• MAYEDA Akio and YAMAGUTI Osamu

    My greatest thanks go first of all to the mentor of my studies in Zurich, Prof. em. MAYEDA Akio. I studied Japanese music for several years in his lectures and seminars, and he advised me to choose the biwa lute culture as a research topic. He paved the way for me - after my doctorate on CHOPIN's Waltzes - to go to Japan on a scholarship and to study under the professional guidance of Prof. em. YAMAGUTI Osamu at Osaka University. I am most indebted to Prof. YAMAGUTI who introduced me to Ms. YAMAZAKI Kyokusui, with whom I studied chikuzen biwa for 23 years.

  • YAMAZAKI Kyokusui

    Ms. YAMAZAKI, the first biwa performer to be honored in 1996 with the title “Living National Treasure”, was already 77 years old when I was introduced to her as a biwa student. I was the first foreigner she had taught, and since she didn't speak English and had no education in Western music (she could not read Western staff notation), she was unsure if she could teach me. Teaching me the biwa was for her the same adventure as it was for me learning to play and sing biwa music. I am deeply grateful to her that she soon fully accepted me and never gave the impression she thought that I, as a foreigner, would never understand this art. She consistently treated me as a Japanese student, which also meant that she followed the traditional Japanese art concept of learning-time in my education. An "intensive course" of one or two years was never considered. She taught me that it takes a long time to learn an art in its depth and that a music student will grow with the art he is learning. This whole process requires an immense patience, a patience she had with me for 23 years until she died shortly after her 100th birthday. Without the strong artistic leadership of this woman, my research project would have come to a close after only a few years.

  • OKUMURA Kyokusui

    Ms. OKUMURA Kyokusui is Ms. YAMAZAKI's most outstanding student, and after her death in 2006, took over YAMAZAKI's students. I was thus able to continue my studies under Ms. OKUMURA and consolidate my repertoire in the first years of my work with her. She has always been an adamant teacher; but this is the best thing that can happen to a student. I have also studied new pieces with Ms. OKUMURA and always admired her indomitable adherence to the purity of the Tachibanakai style. Ms. OKUMURA also became a “Living National Treasure” in 2015, which only highlights her abilities with the art of the chikuzen biwa.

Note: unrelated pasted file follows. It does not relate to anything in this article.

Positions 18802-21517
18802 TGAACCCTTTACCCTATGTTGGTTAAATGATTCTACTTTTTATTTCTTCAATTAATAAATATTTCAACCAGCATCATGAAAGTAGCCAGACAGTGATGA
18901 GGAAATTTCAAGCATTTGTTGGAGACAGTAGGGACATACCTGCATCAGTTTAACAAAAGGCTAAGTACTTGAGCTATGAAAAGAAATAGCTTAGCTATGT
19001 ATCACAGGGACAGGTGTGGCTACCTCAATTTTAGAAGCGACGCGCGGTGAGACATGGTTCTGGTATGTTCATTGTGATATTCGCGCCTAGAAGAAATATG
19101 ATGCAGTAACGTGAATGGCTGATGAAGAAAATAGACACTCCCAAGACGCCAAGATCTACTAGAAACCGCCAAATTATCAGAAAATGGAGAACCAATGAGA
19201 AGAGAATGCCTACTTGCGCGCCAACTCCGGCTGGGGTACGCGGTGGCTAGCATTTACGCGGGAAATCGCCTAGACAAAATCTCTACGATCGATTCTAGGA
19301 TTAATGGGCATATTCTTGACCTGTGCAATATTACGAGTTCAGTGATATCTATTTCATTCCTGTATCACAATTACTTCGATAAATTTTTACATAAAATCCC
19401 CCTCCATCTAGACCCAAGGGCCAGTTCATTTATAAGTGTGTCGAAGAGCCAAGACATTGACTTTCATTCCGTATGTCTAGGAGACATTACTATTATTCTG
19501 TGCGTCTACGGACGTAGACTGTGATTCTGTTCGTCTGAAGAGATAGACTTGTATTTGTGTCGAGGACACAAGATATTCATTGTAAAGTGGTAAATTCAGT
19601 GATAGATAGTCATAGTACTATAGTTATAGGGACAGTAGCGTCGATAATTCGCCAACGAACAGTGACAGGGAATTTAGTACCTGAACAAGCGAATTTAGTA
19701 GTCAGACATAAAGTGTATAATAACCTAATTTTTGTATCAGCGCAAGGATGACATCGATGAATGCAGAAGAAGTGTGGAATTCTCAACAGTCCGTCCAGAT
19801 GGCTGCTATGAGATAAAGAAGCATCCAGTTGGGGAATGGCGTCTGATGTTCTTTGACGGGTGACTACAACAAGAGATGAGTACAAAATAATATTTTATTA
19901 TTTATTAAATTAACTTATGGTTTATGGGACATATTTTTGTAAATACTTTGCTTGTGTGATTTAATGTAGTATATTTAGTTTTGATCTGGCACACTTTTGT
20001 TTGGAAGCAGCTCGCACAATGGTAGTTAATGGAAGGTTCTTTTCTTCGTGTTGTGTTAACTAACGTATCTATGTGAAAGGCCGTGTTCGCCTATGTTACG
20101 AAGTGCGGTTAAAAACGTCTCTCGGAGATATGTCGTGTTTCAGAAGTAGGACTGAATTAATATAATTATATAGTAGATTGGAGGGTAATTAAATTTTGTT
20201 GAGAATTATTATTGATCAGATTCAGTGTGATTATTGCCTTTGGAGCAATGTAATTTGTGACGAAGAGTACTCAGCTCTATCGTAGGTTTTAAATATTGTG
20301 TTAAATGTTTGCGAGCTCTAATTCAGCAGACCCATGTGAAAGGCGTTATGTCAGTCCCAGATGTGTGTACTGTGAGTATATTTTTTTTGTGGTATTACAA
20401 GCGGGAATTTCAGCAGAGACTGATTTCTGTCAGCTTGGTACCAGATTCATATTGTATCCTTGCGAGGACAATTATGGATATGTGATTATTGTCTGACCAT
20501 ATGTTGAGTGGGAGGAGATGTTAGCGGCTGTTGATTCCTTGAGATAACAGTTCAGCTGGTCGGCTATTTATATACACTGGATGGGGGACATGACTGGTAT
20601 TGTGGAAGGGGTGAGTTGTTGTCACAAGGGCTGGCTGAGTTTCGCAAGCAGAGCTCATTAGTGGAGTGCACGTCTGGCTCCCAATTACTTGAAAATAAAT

• TACHIBANA Kyokutei

    Ms. TACHIBANA Kyokutei, the future chairman of the Chikuzen Biwa Japan Tachibanakai (jiki iemoto), carefully checked the facts in the English and Japanese versions of the introductory manuscripts. She contributed invaluable information on the history of chikuzen biwa and notably on the history of the TACHIBANA family.

  • KOMODA Haruko

    Ms. KOMODA Haruko, professor at Musashino Academia Musicae, helped in her admirable academic way to shape the introductory manuscripts. I am most grateful for her advice and criticism as the most eminent specialist on biwa history in Japan. She kindly informed me about the latest developments in the field of biwa research in Japan in a swift and concise manner.

  • KANDA Yasuko

    When I came to Osaka on my scholarship from the Ministry of Culture in 1983, prof. em. KANDA Yasuko was initially my private Japanese teacher. Years later, luck would have it that Ms. KANDA became an assistant professor of Japanese Language Studies at Osaka Gakuin University, where I also taught. Ms. KANDA is a great music lover, but also an outstanding violinist. She helped me with my biwa concert-productions from the beginning and a few years later, she suggested that I thoroughly study the texts of the biwa ballads. Later, her introduction to my colleague, prof. NOGUCHI eventually provided me with the encouragement to start planning this book: it goes without saying that she became a member of our team. With her background as a musician, she then suggested that all ballads be commented with music-notes. Ms. KANDA, also fluent in English, carefully examined the English translations and manuscripts and translated the English texts into Japanese. I am deeply grateful for her unwavering support of this project since its beginning.